The parents of Kathlynn Shepard are joining with a nonprofit group to push for tougher penalties in Iowa for sex offenders who target children.
Kathlynn Shepard, a 15-year-old from Dayton, was abducted along with a 12-year-old girl on May 19. The 12-year-old escaped, while Shepard’s body was found weeks later in the Des Moines River.
The man alleged to have kidnapped and killed Shepard, 42-year-old Michael Klunder, took his own life hours after the kidnapping.
Klunder was released from prison in 2011 after serving less than half of a 41-year sentence for convictions related to two kidnappings in 1991.
Kathlynn’s father, Michael Shepard, spoke about his daughter at a press conference Saturday in Dayton. “We’re going to take her songs and her hopes straight to the elected officials of Iowa and demand better protection for our children,” Shepard said.
The press conference was held under the “Tree of Hope,” named in memory of Kathlynn. Many people in attendance wore purple, Kathlynn’s favorite color. “If we can help protect just one child in Iowa or the nation, then this tragedy, as bad as it was, can mean something,” Shepard said.
Joining Shepard at the press conference was Brent King. His family formed the Chelsea’s Light Foundation. The foundation pushed legislation in California to ensure those who commit violent crimes against children are put behind bars for life. “It’s a one-strike law that does not give the ability for release,” King explained. “One and you’re done…we don’t need to have a second victim.”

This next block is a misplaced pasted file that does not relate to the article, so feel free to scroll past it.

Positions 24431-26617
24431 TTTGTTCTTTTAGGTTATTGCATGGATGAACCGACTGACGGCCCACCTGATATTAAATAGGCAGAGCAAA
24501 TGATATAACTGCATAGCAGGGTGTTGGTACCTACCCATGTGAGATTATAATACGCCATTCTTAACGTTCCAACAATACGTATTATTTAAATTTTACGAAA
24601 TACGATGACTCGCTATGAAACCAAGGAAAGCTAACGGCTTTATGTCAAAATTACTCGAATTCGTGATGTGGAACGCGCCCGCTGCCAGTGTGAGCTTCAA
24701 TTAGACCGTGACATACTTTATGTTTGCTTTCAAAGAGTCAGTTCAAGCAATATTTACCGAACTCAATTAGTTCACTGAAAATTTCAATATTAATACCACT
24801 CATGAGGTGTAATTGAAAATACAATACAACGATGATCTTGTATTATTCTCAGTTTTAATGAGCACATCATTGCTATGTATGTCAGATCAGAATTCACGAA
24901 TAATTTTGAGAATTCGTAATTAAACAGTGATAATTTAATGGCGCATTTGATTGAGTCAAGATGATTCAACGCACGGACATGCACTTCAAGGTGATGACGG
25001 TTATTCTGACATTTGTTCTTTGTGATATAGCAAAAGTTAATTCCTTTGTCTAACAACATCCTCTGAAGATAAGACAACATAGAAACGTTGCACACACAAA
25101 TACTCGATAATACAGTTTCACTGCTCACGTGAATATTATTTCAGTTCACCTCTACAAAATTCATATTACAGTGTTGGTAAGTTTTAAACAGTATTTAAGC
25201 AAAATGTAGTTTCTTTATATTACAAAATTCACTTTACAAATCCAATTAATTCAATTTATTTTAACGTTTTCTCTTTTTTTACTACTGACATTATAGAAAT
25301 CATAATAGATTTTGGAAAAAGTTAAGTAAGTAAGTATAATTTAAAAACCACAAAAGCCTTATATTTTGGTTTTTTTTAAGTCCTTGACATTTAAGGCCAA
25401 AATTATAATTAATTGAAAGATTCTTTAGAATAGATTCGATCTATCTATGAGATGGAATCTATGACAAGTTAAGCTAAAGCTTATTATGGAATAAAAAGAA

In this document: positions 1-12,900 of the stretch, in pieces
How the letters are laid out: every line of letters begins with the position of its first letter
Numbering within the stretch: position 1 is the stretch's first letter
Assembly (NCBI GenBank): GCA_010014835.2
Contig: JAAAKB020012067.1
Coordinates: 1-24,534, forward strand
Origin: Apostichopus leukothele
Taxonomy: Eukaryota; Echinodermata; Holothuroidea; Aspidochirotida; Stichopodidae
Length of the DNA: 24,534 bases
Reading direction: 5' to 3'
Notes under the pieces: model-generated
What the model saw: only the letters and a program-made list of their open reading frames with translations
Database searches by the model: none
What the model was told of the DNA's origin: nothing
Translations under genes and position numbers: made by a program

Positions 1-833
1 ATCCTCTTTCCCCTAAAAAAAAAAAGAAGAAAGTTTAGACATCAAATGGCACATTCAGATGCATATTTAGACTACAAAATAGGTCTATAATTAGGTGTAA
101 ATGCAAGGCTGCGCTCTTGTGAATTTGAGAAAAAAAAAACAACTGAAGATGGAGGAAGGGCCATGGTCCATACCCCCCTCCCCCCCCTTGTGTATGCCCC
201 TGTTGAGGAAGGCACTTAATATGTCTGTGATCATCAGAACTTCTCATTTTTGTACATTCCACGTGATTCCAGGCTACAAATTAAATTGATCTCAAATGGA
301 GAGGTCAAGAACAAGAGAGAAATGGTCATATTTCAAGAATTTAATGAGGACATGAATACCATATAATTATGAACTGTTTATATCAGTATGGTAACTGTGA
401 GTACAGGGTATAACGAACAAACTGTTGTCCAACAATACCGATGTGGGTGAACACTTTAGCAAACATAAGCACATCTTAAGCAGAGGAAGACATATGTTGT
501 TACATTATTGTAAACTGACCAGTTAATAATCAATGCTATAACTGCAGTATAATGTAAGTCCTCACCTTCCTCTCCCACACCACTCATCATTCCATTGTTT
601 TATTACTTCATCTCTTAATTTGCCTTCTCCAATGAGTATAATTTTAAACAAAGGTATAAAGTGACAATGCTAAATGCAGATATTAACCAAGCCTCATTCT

Chelsea’s Law, passed in California in 2010, is named for King’s 17-year-old daughter who was raped and killed in a San Diego park by a paroled sex offender. King said Chelsea’s Light Foundation will provide legal and financial help to the Shepard family as they prepare a bill to present to the Iowa legislature.
Governor Branstad and key lawmakers have said they are open to considering sentencing changes in the wake of Kathlynn’s death.
by Pat Powers, KQWC, and Pat Curtis, Radio Iowa